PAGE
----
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5 Data Security Mistakes Enterprises Can’t Afford to Make

We use the word “enterprise” for a good reason. Big companies or enterprises with more than 500 employees represent complex ecosystems with incredible resources, structures and more importantly, substantial know-how and data. Information security in these organizations is quite challenging and requires significant efforts from several departments and business unit managers, not only the IT department. But does the joint effort really exist? Or it is only a desire of the idealistic IT security vendors? What other recommended practices are not followed in enterprises?

Let’s see what are the 5 most common data security mistakes enterprises can’t afford to make:

1. Failing to make information security a business component

In an enterprise, let’s say, in the clothes manufacturing industry, having a data breach with the unreleased clothes designs is as bad as delaying with the production or partnering with the wrong stores. Most businesses are not aware of this and fail to treat data protection with the same importance as marketing, HR, business development, R&D, etc. Instead, they assign this job to the IT department which usually is overwhelmed by its complexity.

IT security doesn’t mean only to install X software solutions and supervise their effectiveness. It is built out of multiple processes, business cases, employees’ working tools and models, and business objectives. A solid data protection strategy starts from a business need – to ensure all business activities are securely performed, without risks of data loss or theft – and from top management – that must clearly communicate the goals to employees, especially to department managers and to establish a procedure in case employees do not adhere to the company policy.

2. Not preparing a response and recovery plan in case of a breach

If a breach happens, all hell breaks loose in many enterprises. The PR responsible is caught off guard, top management gets defensive and immediately turns to IT departments in search for someone to blame, and the IT staff is baffled that something like this could have happened, even with all measures they implemented. To avoid this crisis, a response and recovery plan should be prepared, answering questions like “If we suffer a leak what is the first thing that we do to minimize damages and isolate the incident? If the leak ends up in the media, how do we respond? How do we inform affected users? ” etc. A data breach is usually the consequence of a series of bad decisions made by more people in the company and the sooner the top management acknowledges this, the better.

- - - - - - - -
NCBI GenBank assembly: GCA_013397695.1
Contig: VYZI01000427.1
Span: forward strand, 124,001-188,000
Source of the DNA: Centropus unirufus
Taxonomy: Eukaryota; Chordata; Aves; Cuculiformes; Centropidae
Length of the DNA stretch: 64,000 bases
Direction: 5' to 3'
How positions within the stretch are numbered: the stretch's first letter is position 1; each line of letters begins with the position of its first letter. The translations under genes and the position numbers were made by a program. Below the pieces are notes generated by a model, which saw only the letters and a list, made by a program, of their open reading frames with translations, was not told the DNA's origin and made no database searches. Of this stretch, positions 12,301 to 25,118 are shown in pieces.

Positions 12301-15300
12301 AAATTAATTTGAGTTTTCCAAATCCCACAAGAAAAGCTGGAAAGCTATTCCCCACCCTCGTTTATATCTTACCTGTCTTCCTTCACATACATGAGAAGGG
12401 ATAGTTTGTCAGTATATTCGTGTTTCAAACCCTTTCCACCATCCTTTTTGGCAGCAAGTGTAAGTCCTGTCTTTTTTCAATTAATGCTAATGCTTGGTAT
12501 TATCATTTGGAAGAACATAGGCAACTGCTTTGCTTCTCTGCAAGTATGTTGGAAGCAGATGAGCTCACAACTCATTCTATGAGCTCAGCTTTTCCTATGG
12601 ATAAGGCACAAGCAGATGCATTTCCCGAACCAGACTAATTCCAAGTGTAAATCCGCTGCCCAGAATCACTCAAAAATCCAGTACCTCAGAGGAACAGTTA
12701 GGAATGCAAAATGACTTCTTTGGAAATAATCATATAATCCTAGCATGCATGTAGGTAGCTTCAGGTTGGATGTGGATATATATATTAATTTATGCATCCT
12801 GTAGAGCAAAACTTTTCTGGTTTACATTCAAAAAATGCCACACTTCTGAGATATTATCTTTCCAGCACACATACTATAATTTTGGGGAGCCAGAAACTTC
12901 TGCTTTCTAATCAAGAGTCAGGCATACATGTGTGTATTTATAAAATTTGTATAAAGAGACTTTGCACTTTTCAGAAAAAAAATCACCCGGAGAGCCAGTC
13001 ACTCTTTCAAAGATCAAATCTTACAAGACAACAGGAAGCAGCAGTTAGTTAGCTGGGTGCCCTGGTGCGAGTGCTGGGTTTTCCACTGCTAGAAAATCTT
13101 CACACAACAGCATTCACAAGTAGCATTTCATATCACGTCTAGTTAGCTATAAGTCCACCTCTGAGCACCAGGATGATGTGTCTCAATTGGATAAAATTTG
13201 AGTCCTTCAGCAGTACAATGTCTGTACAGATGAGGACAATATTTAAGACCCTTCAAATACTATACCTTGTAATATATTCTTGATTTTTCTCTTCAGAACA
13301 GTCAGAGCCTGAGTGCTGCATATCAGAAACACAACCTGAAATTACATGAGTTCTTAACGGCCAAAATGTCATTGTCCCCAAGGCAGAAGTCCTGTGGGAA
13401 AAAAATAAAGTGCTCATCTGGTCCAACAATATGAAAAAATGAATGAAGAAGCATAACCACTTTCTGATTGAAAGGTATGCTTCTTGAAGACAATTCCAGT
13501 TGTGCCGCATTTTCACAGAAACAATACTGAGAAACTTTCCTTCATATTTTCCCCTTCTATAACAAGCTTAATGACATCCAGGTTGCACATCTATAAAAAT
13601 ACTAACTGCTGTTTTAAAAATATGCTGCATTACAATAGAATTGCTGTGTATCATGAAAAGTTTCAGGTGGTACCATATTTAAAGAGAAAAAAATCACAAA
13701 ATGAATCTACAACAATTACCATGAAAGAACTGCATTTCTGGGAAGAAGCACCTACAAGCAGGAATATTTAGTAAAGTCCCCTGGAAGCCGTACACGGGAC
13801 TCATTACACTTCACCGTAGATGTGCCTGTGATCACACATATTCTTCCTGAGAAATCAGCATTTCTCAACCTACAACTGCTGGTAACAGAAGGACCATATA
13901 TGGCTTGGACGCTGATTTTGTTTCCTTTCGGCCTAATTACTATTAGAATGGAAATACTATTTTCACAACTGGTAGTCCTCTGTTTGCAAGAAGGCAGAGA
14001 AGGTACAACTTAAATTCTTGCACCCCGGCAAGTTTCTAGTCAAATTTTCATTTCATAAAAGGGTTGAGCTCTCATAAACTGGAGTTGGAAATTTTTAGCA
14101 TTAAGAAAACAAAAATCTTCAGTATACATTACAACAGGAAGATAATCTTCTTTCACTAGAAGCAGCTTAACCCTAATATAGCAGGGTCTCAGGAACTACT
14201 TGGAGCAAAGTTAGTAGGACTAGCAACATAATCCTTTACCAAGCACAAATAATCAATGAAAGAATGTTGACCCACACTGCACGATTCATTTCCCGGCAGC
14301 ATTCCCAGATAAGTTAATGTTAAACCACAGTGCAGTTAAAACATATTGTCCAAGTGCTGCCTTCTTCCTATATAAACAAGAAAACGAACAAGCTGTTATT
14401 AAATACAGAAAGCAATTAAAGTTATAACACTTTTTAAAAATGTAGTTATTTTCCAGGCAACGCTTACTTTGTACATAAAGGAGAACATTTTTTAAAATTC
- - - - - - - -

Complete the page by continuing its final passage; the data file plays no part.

3. Allocating most resources to cloud data security

It’s true that the cloud is an essential component of most enterprises. Making sure data is secured on cloud file sharing services or avoiding confidential data to be uploaded/copied on cloud apps is crucial. However, concentrating all resources to cloud data security and disregarding other exits points, like USB sticks, external HDDs, internal memory cards, desktop apps, smartphones and tablets, and even CDs and DVDs is a big mistake.

USB flash drives have now reached a 2TB capacity and can easily store entire databases, websites, or more than a laptop’s hard drive can store. Failing to enforce security policies for the use of portable storage devices, to encrypt them and to grant access only to trusted users could lead to data theft, leakage or loss.

4. Not giving enough importance to insider threats

In a big company, chances of finding disgruntled employees are bigger than in smaller ones. Relationships with the management are more impersonal, internal regulations are stricter, and getting promotions is more difficult since the competition is higher and getting noticed is more challenging. That’s how discontent emerges, leading to situations such as stolen databases with customers, Intellectual Property, disclosed confidential information, etc.

Not giving enough importance to employees’ attitude and the data security implementation focused on user behavior and data transfer patterns, and putting the spotlight on external threats, instead, leads to loopholes in data security. Besides the intentional malicious actions, there are also the negligence and human error factors that are part of the insider threats and need to be addressed with proper tools and policies.

5. Not making use of Big Data

Enterprises generate enormous quantities of data from hundreds of users, apps, devices, and platforms, but fall short in getting insights and exploiting data they collect. Reasons are diverse, from a shortage of skills (e.g data scientists), vision, and others. Many activities of the company could be optimized based on Big Data analysis and interpretation, including data security, e.g. predicting security incidents at an early stage. Very few companies use tools like Hadoop to make use of the overwhelming volume of data and improve their IT security implementation and processes.


Some might believe that for enterprises is easier to purchase and implement security tools. The reality is that things get complicated for companies surpassing a certain size and without proper IT security and business protocols they leave room for errors, mistakes that can ultimately cause irreversible damages. Avoiding the above mistakes can diminish chances of experiencing data breaches and, moreover, can enhance information security in the long term.


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